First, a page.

Mark L. Andermann, Ph.D.


Our lab studies the cortical networks guiding hunger-dependent attention to food cues. We aim to understand how hunger causes changes in the brain and potential consequences for obesity, binge eating, and other eating disorders. Previous studies support a simple model for processing food cues: when someone is satiated, feeding cue information, such as an image of a cupcake, is sent to the visual cortex, but may not subsequently spread beyond the parahippocampal cortex to subcortical areas that orchestrate food-seeking behavior. By contrast, during states of hunger, the parahippocampal cortex may be primed such that food cue information is passed along to areas that drive food-seeking. With the Pew award, I intend to characterize the influence of natural and experimentally induced states of hunger on homologous cortical brain regions of transgenic mice. Using wide field and two-photon calcium imaging, we will assess how hunger influences sensory processing, both across and within brain areas, by observing the response to food-related, fear-related, and neutral cues. This work will move medicine towards specific cognitive therapies for binge eating and over-eating disorders related to obesity.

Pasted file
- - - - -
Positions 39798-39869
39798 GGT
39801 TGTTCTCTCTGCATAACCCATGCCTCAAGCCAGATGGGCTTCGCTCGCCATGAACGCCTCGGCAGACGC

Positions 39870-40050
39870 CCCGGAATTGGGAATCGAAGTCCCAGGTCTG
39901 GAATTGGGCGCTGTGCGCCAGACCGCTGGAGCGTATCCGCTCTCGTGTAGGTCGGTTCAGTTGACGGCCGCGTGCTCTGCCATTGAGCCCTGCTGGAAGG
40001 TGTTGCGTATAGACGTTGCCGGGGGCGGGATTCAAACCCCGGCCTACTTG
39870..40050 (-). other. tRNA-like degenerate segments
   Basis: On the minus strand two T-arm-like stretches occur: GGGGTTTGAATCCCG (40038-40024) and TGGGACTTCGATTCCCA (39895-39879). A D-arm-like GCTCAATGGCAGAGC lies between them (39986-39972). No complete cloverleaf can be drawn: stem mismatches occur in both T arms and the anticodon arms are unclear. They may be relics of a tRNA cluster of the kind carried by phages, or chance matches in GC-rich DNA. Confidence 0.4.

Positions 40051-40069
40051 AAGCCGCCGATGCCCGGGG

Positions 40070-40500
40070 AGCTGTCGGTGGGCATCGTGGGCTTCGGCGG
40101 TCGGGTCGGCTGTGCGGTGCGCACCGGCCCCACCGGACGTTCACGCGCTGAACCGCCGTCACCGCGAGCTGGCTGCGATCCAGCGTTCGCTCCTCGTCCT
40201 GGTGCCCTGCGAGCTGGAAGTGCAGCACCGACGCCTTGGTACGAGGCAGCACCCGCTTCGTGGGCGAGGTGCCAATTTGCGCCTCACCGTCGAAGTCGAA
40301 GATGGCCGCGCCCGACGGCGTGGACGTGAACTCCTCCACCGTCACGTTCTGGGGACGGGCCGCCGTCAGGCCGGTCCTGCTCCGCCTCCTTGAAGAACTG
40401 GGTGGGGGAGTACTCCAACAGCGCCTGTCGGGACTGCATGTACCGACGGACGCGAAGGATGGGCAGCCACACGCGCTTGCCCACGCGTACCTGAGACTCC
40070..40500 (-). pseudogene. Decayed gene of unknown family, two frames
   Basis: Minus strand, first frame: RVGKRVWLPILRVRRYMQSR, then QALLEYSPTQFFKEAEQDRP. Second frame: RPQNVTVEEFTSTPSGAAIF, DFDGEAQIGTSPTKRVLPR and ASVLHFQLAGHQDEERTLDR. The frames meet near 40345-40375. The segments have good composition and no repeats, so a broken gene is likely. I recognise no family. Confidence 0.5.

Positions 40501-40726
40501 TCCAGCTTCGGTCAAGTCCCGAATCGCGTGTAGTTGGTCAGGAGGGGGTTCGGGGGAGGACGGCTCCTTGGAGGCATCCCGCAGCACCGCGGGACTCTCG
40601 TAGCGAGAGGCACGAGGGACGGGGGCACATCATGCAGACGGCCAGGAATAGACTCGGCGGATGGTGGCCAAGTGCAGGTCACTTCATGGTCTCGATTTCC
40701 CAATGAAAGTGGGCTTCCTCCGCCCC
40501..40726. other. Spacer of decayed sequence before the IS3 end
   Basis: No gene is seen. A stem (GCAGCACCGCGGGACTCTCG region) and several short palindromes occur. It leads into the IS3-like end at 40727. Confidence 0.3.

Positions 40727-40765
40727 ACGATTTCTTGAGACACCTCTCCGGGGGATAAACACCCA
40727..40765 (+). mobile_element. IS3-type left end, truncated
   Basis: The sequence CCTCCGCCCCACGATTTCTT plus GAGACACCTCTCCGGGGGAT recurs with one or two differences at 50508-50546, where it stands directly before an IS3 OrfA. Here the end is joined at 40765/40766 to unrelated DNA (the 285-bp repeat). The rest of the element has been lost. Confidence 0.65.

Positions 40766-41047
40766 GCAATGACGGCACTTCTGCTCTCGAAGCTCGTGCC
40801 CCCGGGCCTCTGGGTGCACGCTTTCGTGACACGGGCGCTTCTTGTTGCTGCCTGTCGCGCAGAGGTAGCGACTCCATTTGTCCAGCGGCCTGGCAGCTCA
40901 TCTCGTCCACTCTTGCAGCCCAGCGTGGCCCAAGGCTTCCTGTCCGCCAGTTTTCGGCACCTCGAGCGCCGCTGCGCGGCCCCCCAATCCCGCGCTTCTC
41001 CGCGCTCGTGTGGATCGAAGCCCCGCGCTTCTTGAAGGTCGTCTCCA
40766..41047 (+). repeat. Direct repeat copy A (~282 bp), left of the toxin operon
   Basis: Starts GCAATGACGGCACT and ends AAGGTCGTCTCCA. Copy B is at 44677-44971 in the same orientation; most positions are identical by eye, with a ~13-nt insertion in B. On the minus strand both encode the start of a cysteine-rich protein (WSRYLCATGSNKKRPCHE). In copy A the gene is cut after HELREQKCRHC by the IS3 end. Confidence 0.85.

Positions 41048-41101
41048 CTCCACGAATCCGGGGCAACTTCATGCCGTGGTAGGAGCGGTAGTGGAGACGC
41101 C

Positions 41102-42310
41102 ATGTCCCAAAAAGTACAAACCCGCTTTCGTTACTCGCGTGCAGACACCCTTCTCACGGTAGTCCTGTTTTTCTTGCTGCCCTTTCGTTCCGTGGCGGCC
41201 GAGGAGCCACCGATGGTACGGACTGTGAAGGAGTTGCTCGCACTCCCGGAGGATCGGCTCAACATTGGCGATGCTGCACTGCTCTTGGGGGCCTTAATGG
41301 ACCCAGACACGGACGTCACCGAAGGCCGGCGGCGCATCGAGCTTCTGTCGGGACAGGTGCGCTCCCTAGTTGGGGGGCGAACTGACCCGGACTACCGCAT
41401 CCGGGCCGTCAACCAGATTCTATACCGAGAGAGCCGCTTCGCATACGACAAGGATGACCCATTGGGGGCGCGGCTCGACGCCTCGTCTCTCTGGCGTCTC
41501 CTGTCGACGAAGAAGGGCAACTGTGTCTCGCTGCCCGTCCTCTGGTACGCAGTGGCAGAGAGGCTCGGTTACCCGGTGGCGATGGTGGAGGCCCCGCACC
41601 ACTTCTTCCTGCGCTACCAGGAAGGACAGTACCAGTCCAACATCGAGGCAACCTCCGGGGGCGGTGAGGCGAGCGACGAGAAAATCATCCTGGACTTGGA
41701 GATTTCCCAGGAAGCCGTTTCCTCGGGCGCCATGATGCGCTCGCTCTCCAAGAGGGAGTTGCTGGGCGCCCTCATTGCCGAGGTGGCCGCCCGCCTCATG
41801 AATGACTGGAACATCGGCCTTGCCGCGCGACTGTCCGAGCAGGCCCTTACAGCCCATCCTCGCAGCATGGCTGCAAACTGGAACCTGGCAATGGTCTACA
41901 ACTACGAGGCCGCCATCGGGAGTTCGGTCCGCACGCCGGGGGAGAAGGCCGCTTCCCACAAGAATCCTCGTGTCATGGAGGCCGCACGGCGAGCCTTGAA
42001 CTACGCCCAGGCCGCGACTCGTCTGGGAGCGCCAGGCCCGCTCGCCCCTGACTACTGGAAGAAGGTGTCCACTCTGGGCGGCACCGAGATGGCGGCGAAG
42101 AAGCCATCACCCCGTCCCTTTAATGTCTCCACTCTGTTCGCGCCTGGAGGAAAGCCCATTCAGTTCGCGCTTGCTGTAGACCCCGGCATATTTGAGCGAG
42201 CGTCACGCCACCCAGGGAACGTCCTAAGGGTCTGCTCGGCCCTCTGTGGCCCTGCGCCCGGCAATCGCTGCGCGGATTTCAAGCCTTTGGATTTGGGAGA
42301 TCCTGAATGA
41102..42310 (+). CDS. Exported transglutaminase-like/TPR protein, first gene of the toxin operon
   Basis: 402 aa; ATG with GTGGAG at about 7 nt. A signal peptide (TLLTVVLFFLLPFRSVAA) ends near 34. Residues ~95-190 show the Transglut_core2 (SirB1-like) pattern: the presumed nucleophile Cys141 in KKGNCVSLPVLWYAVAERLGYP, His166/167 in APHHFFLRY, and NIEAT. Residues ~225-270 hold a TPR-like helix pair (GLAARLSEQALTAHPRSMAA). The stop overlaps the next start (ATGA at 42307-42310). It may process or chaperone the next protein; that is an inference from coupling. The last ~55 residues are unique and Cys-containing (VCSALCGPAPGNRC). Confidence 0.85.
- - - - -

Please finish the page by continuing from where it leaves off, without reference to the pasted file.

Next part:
Search Pew Scholars